The Poem

Download PDF PDF Page Citation Cite Share Link Share

“The Most of It” is a lyric poem cast in twenty lines of rhymed iambic pentamer. The title contains a dual meaning that reflects an important contrast between the attitudes of the male character in the poem and of Robert Frost himself.

The man in the poem wants “the most of it”: He wants more out of life than it ordinarily provides. Thus he spends time alone in nature, seeking a certain kind of response from “the universe,” but he feels disappointed when nature does not provide that kind of response.

On the other hand, the title also ironically alludes to the common phrase “make the most of it.” Through this allusion, Frost implies that the man expects the world to do too much for him and that he should participate more energetically in perceiving and creating satisfaction for himself. The poem suggests that the man has not “made the most” of his experience in this sense; Frost, through a powerful display of his poetic prowess, definitely has.

Though Frost does not separate the lines into stanzas, the action of the poem falls into two distinct sections. The first eight lines present the man and his situation, while the last twelve describe his sighting of “a great buck,” a large male deer. The first section introduces a man with an exalted—perhaps too exalted—conception of himself: “He thought he kept the universe alone.” As another person might think of “keeping” house, this man thinks of himself in a domestic relationship with the “universe,” and he seeks a response from nature to reassure him that he does not keep it alone. He is frustrated when all he hears is a “mocking echo” of his own voice, though he is crying out for “counter-love, original response.”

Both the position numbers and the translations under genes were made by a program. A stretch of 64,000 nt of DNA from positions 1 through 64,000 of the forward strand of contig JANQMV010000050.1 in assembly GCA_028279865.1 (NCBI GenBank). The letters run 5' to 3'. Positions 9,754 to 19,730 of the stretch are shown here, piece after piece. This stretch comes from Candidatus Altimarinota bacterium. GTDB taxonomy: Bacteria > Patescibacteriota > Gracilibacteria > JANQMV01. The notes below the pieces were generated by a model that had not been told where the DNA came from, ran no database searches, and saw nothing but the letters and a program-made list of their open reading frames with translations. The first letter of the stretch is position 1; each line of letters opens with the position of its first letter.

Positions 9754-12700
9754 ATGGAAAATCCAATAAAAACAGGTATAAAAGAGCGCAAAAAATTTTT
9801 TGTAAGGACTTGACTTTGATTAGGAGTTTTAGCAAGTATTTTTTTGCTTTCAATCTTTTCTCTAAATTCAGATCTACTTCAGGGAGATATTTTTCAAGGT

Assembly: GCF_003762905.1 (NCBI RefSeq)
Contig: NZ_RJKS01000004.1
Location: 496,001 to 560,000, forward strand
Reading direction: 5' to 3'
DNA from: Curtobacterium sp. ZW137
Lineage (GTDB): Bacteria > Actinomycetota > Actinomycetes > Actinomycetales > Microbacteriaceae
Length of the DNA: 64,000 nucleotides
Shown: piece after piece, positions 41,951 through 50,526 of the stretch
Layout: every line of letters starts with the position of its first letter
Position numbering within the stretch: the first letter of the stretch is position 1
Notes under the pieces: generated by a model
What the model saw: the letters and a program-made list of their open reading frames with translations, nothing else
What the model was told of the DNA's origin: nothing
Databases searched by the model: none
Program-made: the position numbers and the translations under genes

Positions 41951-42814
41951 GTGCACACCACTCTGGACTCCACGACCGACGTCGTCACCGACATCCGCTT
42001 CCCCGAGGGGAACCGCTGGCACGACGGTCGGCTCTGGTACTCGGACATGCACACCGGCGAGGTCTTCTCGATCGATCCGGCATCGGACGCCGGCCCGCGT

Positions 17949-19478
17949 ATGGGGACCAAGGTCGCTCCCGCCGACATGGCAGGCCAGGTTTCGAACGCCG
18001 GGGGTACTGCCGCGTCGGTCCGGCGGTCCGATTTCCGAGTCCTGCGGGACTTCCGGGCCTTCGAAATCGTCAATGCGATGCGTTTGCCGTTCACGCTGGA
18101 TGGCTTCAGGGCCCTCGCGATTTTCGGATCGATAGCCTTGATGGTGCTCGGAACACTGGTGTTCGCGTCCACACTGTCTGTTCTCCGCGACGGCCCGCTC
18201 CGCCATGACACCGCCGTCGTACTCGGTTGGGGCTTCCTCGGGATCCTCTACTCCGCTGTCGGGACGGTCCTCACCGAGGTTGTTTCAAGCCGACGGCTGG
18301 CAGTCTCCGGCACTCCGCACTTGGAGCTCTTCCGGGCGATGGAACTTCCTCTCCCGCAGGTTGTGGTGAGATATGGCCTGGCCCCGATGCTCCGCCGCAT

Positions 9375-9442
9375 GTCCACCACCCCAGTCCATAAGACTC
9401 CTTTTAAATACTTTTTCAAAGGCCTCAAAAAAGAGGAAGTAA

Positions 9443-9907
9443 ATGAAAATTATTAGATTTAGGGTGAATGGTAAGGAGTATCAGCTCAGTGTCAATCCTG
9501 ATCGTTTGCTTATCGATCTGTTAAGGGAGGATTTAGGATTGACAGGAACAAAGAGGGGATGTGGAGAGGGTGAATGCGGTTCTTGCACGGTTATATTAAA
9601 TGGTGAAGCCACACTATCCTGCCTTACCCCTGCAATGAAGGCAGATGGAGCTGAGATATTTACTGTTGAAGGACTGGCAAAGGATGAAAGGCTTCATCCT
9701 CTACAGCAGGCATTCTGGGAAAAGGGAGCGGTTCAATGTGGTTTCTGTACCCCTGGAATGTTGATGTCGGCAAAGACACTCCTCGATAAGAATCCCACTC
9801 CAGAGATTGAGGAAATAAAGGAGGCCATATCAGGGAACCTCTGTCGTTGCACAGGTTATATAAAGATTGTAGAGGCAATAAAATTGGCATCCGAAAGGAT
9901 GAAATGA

In the second section of the poem, the man sights “a great buck,” but he seems strangely unmoved by the experience. Disappointed by his quest in nature, the man feels that “nothing ever came of what he cried/ Unless it was the embodiment that” he saw across the lake. He believes that his pleas have produced either no response or perhaps—merely perhaps—one encounter, which is then described in detail. A being, which the man would like to believe is the “embodiment” of the “counter-love” or “original response” that he seeks, crashes through the talus (loose rock below a cliff) on the other side of the lake and swims toward him. As it moves closer, however, the man realizes that it is not another human, but a large male deer. With great power, the buck moves quickly out of the lake, across the rock-strewn beach, and into the underbrush. The poem ends with a curiously abrupt coda: “—and that was all.” This flat statement might be taken to mean that neither the buck nor anything like it ever appeared to the man again; more likely, it expresses the man’s rueful sense of letdown at this incident and perhaps his entire quest.

Forms and Devices

Download PDF PDF Page Citation Cite Share Link Share

Through the vivid imagery and powerful form of “The Most of It,” Frost draws a vivid contrast between the man’s naïvely sentimental expectations of nature and the harsh but awe-inspiring reality that he does encounter but seems to be too narrow-minded to appreciate.

The first section of the poem presents a situation in which the man’s sentimental view of nature seems ironically out of synch with the details of the natural world around him. As noted earlier, in his rather domestic scenario, he thinks of himself “[keeping] the universe” as if it were a house. What he wants from nature sounds more...

(This entire section contains 581 words.)

See This Study Guide Now

Start your 48-hour free trial to unlock this study guide. You'll also get access to more than 30,000 additional guides and more than 350,000 Homework Help questions answered by our experts.

Get 48 Hours Free Access